Meshwork and VRML

Using Meshwork to build VRML models for use on the web

Meshwork's lean, polygon-efficient models are ideal for use with the Virtual Reality Modeling Language (VRML), a 3D standard often used on the web. Efficiency is especially important in web graphics, when the user may have a slow network connection or a computer that has other things to do besides render 3D graphics. This document will help you get started.

What You'll Need

  1. a VRML Viewer -- this could be a web browser plug-in, or a stand-alone program. See below for some suggestions.

  2. a text editor -- I recommend BBEdit Lite, but see here for some other good options.

  3. a graphics utility -- I recommend GraphicConverter, but there are many other options.

  4. Meshwork (of course!).

Important Links

If you intend to do any VRML on the Mac, then you must keep the following links at hand:
the #1 site for info and resources on web 3D and virtual worlds on the Mac
answers a lot of frequently asked questions about VRML on the Mac

Viewing VRML

If you're going to create VRML, first make sure you can view it -- you want to be able to view VRML97 (also known as VRML 2.0), not just the older VRML 1.0 files.

Start with the VRML FAQ, which will tell you how to get, install, and trouble-shoot Cosmo Player, an aging and unsupported Netscape plug-in which was until recently your best bet for viewing VRML on the web -- and may still be best, in some cases.

But also consider MacLookat, a great stand-alone VRML viewer. It's based on LibVRML97, an open-source standard library, and ported to the Mac by Michael Louka. It's a great program that provides the best combination of stability, efficiency, and power for VRML viewing on the Mac platform.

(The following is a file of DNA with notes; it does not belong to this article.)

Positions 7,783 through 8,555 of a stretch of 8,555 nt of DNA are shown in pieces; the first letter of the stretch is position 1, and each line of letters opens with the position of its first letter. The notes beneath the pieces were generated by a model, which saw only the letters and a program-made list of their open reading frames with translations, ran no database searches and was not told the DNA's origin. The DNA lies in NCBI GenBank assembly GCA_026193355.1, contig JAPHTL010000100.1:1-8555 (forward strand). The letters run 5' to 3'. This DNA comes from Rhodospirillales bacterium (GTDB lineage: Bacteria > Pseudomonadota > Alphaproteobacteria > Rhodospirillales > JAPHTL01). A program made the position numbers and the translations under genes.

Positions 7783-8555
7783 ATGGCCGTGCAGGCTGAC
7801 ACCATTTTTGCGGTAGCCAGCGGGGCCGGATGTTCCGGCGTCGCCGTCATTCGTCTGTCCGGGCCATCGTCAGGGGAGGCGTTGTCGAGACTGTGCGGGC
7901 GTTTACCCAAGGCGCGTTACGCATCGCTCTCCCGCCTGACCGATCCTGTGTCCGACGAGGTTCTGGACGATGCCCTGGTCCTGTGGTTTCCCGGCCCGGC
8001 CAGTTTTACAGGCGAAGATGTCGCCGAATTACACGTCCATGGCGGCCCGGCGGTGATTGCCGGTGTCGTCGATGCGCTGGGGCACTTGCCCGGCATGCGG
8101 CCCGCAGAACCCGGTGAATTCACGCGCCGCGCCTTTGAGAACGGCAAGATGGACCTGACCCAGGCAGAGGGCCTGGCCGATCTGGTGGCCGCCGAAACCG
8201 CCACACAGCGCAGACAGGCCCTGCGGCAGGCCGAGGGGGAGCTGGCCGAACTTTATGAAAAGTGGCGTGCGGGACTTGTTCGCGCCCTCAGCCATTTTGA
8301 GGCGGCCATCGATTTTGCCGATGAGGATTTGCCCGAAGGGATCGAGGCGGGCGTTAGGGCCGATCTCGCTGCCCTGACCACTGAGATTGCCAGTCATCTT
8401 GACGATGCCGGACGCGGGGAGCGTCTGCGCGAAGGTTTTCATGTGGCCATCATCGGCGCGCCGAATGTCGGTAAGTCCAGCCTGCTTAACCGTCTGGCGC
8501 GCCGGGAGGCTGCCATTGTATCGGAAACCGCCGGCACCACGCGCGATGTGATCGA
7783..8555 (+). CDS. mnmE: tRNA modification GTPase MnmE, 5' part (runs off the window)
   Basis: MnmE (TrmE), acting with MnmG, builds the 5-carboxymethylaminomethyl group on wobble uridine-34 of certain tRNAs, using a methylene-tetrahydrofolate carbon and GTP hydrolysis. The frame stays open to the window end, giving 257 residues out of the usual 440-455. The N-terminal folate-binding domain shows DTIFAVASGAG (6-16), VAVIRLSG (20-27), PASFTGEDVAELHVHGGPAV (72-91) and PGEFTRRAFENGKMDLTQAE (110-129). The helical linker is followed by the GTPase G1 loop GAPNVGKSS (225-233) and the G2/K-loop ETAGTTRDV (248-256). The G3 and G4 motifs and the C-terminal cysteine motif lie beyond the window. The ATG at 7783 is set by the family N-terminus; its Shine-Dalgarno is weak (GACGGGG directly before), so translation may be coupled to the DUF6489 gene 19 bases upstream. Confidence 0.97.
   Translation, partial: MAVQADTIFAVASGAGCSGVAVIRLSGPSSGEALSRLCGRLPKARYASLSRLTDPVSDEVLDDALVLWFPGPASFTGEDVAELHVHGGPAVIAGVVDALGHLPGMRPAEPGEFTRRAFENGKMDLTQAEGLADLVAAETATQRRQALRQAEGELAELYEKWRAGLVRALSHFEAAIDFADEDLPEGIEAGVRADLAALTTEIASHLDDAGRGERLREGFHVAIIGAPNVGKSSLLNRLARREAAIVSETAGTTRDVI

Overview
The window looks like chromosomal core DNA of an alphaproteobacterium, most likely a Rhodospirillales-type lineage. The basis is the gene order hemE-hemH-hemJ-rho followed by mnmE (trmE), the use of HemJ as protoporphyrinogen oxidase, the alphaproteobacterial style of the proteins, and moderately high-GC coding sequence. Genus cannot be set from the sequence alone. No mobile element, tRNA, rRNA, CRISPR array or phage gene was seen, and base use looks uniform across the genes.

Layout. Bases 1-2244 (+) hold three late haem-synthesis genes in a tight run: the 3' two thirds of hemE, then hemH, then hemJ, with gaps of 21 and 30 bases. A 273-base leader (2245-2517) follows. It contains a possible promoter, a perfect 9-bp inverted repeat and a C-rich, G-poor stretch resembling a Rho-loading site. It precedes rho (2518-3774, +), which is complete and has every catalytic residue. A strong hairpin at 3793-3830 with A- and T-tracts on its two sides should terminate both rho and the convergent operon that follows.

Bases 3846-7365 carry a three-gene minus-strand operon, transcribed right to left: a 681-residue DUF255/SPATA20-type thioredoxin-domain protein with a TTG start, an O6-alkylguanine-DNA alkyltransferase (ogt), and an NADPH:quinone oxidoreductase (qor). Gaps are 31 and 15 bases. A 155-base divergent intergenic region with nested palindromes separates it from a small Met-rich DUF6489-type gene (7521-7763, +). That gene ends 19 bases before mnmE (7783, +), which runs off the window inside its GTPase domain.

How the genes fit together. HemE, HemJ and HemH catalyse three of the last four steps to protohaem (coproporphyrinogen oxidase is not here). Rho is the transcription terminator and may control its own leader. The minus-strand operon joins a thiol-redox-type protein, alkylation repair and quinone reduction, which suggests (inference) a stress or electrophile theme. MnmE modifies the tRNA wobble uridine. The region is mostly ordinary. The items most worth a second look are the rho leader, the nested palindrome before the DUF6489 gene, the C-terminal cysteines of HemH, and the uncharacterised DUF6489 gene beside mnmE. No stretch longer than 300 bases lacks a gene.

I also recommend Twirl, a stand-alone VRML viewer. It's much smaller, leaner, and more stable than the Netscape + Cosmo Player combination, which could be a big advantage when you're going back and forth between your 3D editor(s), your text editor, and viewing the VRML scene. It's also a lot easier to get going (just unpack it and run it, samples are included!), so it's a good place to start when you're just getting your feet wet in VRML. On the down side, it has a rather primitive interface, and doesn't support material attributes (each material is drawn in a random color).

Creating the VRML Model

Create (or import) your model in Meshwork, such as the example shown in Figure 1. Then, choose Export > VRML. The result is a VRML file, which will look something like this:

This is simply a text file containing all the information on the geometry of the model -- to see what it looks like, click the icon above. You can drop your own VRML file onto BBEdit or your favorite text editor.

Attaching the Textures

Do a search on the word "texture" in your VRML file. If your model uses any textures, you'll find some code that looks like this:
                texture ImageTexture {
                        url "texture1.jpg"
When Meshwork exports to VRML, it doesn't know how you'll want to name your texture files. So it uses a simple pattern: the first material (colored white by default) is called "texture0.jpg". The next one is called "texture1.jpg" and so on. In other words, Meshwork assumes you have texture files, stored in JPEG format, with numbers that correspond to the Meshwork material used.

To finish the VRML model, you have two choices:

  1. Supply textures with the names used by Meshwork, or
  2. Change URLs in the VRML file to point to where the texture files actually exist.

(In a future version of Meshwork, you'll be able to specify "material names" to be used as texture URLs in the VRML export, making this step unnecessary.)

If you have any difficulties, write to me, the Mac VRML/X3D Discussion List, or the Meshwork Discussion List.
Last Updated: 7/05/00 . . . . . .